Critical environmental news missed amongst Rob Ford and Senate scandals

Upheaval in the Senate and in Toronto’s mayoral office swept the news this week, sidelining critical environmental reports from the federal Environment Commissioner and Ontario Environment Commissioner on the state of Canada’s wildlife and habitat.

From inadequate protection of National Wildlife Areas to a lack of conservation planning for Canada’s bird species in steep decline, the federal Environment Commissioner’s audit found that Canada is not meeting its commitments and responsibilities to protect biodiversity.

Nature Canada stands beside several other environmental conservation groups in saying that Environment Canada needs significant new funding in order to implement the important recommendations released yesterday by the interim commissioner of the Environment and Sustainable Development committee, Neil Maxwell.

“Yesterday’s report from the Environment Commissioner confirms the fears of many Canadians that Environment Canada’s protected areas are in a poor state and in desperate need of serious investment.” said Ian Davidson, Executive Director of Nature Canada. “We would add to the Environment Commissioner’s report that the current poor state of Canada’s protected areas is due to chronic underfunding rather than management failures on the part of Environment Canada. It’s entirely preventable.”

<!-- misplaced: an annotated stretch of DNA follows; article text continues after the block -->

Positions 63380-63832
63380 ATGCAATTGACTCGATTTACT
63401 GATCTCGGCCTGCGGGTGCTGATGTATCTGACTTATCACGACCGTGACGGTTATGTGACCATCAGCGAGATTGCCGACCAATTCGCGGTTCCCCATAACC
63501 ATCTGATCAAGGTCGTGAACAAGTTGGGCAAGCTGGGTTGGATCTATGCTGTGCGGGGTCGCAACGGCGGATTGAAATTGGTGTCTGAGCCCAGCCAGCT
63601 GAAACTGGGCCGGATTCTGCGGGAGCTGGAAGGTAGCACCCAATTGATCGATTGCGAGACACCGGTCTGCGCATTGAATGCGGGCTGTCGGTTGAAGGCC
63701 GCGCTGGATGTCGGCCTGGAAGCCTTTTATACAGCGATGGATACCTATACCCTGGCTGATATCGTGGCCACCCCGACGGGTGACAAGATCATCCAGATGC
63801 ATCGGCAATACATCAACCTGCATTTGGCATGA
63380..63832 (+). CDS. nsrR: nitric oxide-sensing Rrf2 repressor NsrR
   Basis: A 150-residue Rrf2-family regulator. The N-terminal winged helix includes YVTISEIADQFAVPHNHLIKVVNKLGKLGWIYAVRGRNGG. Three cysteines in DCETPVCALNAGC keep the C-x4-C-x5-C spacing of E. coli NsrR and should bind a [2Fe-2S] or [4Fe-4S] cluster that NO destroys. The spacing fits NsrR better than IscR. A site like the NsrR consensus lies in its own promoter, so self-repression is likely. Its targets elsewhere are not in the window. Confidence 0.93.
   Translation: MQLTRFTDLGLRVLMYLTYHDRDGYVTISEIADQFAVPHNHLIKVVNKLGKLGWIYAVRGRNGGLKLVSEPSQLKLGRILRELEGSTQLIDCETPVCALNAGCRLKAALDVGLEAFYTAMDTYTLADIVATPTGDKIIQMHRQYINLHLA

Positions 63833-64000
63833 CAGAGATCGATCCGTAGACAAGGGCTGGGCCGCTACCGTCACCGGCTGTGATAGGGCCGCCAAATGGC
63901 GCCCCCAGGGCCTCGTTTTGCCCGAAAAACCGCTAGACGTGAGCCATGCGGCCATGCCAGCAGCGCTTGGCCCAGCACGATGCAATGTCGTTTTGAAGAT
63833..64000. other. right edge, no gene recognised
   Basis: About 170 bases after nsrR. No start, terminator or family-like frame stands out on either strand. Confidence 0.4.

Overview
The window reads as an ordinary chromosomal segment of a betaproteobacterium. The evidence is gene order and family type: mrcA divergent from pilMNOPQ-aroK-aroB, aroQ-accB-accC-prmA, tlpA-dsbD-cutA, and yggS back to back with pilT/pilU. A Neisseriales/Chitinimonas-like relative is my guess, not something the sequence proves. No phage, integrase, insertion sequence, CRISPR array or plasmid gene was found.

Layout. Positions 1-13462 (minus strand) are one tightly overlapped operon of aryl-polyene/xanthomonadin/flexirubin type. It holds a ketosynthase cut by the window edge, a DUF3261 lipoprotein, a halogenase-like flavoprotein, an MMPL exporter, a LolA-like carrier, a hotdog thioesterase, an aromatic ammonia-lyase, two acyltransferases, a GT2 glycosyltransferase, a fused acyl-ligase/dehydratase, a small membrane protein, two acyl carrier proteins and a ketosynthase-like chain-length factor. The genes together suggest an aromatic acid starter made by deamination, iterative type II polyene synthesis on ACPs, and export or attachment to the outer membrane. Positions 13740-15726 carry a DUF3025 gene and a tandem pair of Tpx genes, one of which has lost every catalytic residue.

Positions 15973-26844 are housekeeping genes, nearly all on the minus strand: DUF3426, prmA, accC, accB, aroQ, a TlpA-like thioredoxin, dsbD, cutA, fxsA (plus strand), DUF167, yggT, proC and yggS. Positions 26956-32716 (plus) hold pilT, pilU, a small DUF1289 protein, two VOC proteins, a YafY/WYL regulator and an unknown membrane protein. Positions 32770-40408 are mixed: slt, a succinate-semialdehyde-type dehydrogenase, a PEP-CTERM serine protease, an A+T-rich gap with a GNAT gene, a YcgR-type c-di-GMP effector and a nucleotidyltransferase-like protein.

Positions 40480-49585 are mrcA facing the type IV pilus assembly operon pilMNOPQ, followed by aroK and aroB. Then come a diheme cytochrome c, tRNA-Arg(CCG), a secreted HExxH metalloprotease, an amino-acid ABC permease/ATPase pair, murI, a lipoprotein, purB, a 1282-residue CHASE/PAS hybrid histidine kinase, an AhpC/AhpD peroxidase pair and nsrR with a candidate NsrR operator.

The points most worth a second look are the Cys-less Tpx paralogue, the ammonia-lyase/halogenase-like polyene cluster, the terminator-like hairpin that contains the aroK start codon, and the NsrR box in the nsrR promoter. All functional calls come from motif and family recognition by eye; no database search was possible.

Read our full press release


At the provincial level, Ontario’s Environment Commissioner released a report yesterday warning that regulatory changes to the province’s Endangered Species Act and its ineffective implementation by the Ministry of Natural Resources threaten the protection of Ontario’s endangered species.


Commissioner Miller proposed these guidelines for the province’s efforts to protect endangered species: “…the Ministry of Natural Resources must actually take responsibility for improving the protection of species at risk; decisions should ultimately lead to the recovery of species; and MNR must genuinely engage the public.”


Read the Ontario Environment Commissioner’s report